Dallas — The string quartet is the most treacherously transparent way to make music. It is a great challenge for composers, and even more so for the performers. Those four independent players have to be perfectly in sync for a performance to work. This means precise ensemble and identical interpretation with matched tone quality, bowing, and intonation for a performance to work. To achieve this professional quartets practically live together, but the best of them start with a natural affinity for each other and take off from there.
It was obvious on Monday evening in Southern Methodist University’s Caruth Auditorium that such magic is the case with the four fresh-faced and perfectly matched set of French musicians that make up the Modigliani Quartet, who closed out the 2014-15 season for Dallas Chamber Music. It is little wonder that they have a wall full of wins in international competitions and a scrapbook bursting with glowing reviews amassed since their founding at the Paris Conservatory in 2003.
The first notes brought the audience of chamber music aficionados to full alert as we realized that something special was going on. They proceeded to burn the floor with quartets written by a wide range of composers: early Beethoven, Shostakovich’s first try at the form, and an overripe late romantic extravaganza by the lesser-known Ernö Dohnányi, a Hungarian composer who settled in Florida.
It is difficult to make individual judgments about the four players because of the capricious acoustics in Caruth. Placement on the stage and the location of your seat in the hall can change what you hear. However, with that caveat in mind, the quartet is well matched in sound and in the method of playing at any given moment. They use vibrato as a sauce that all four match up when applied. Their bow technique is similar, allowing them to use such refinements as slight adjustments of bow pressure in an expressive manner—adding subtle shades of color to the overall sound.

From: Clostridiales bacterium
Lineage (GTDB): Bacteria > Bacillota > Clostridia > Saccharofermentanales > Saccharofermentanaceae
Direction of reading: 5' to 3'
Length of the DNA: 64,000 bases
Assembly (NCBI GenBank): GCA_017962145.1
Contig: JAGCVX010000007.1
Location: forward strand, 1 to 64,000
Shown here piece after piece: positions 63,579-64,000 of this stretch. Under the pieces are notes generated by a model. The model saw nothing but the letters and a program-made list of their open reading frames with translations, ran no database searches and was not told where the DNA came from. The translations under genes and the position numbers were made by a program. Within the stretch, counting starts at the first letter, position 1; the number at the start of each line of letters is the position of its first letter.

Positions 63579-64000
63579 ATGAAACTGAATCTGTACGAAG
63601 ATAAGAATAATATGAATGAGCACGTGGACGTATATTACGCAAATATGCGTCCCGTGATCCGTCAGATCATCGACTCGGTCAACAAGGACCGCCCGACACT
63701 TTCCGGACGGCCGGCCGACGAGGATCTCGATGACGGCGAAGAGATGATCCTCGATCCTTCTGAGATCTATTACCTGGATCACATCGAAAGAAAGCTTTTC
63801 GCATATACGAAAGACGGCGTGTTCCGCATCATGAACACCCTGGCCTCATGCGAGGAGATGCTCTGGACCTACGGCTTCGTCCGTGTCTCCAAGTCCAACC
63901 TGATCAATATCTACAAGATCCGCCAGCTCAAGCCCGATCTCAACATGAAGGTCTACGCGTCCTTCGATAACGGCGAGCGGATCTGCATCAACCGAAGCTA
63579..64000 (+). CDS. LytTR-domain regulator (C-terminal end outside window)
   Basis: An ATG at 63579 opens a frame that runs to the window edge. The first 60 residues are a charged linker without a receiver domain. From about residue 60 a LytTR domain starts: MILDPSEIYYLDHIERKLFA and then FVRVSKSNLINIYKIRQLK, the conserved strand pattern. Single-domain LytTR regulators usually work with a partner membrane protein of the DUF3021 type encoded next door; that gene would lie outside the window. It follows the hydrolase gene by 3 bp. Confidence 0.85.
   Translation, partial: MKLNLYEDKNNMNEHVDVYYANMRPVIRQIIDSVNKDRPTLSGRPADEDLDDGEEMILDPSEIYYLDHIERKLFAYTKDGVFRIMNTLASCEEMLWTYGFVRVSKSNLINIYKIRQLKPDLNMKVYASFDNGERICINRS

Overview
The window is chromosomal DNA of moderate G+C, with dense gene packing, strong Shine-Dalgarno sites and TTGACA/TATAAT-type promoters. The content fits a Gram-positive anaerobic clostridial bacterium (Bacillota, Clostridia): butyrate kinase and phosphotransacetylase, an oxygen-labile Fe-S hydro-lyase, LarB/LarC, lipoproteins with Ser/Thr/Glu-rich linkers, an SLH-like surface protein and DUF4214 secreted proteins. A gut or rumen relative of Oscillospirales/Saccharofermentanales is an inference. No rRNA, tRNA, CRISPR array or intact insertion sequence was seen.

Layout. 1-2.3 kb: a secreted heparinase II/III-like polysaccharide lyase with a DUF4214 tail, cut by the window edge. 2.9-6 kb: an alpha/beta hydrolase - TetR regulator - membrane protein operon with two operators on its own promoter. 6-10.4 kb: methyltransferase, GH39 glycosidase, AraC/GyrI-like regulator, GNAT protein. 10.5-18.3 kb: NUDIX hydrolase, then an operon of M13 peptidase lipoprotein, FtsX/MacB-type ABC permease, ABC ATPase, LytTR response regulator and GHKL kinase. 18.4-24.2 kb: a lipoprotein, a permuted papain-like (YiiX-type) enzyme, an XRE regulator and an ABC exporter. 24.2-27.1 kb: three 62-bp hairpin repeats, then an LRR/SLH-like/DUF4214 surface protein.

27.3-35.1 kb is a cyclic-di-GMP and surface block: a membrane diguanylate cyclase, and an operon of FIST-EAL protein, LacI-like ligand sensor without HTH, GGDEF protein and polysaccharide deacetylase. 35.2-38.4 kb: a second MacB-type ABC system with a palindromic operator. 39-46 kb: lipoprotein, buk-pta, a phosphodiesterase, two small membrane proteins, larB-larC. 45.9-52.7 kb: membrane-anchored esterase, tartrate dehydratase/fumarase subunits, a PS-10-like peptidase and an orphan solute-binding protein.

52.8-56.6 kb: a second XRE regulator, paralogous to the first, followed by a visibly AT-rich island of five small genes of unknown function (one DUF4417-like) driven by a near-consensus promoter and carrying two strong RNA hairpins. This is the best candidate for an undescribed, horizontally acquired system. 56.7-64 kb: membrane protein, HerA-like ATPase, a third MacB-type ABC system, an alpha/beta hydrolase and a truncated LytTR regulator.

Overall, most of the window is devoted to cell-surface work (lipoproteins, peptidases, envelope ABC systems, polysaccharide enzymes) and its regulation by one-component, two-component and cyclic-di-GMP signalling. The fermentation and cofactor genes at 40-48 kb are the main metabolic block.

The two violinists, Philippe Bernhard and Loïc Rio, are fairly evenly matched with Bernhard possessing a warmer sound. Violist Laurent Marfaing is the standout, with a full and rich sound that has cello sonorities with violin overtones; quite remarkable. Cellist François Kieffer had the most trouble projecting his sound (at least to where I was sitting) and, as a result, lacked the same fully rounded sonority as the others.
Beethoven’s C minor Quartet (Op. 18, No. 4) suffered from some occasional overplaying, but that is really a curmudgeonly gripe when they gave it such an energetic performance.
It is impossible to overplay Shostakovich. He demands rough edges and wild contrasts, even in this rather more genteel piece. The Modigliani Quartet played this early work with an eye to the Shostakovich that was yet to come, while still keeping it in scale.
Moment of Geek: This work lacks the high drama you associate with Shostakovich’s better-known works, but this was his first attempt at writing for this most revealing of ensembles. Even then, he waited until he was in his 30s to give it a try. Later on, as the quartets took on a darker hue, the composer took all kinds of risks in both scoring and form—even toying with 12-tone and his preoccupation with death. An interesting side note: He had a jumpstart for his first quartet. The second movement was originally written for string quartet to go under the opening credits in a film score he wrote in the 1930’s.
The quartet was at their best in the Dohnányi’s. He is best known for sticking with tonality when it was decidedly out of fashion. However, he has the last laugh as his music is receiving a renaissance while his atonal colleagues are relegated to historical mention as transitional. This quartet dates from 1926 and is much more a harmonically adventurous child of its time than his later music. Chromatist harmonies, such as those found in Richard Strauss’ output at the time, and off beat rhythms abound.
This is exactly the approach the quartet took in playing this quartet. They gave it an expansive performance, full of rubato and dynamic swells, reveling in, rather than tidying up, the composer’s late romantic overindulgences.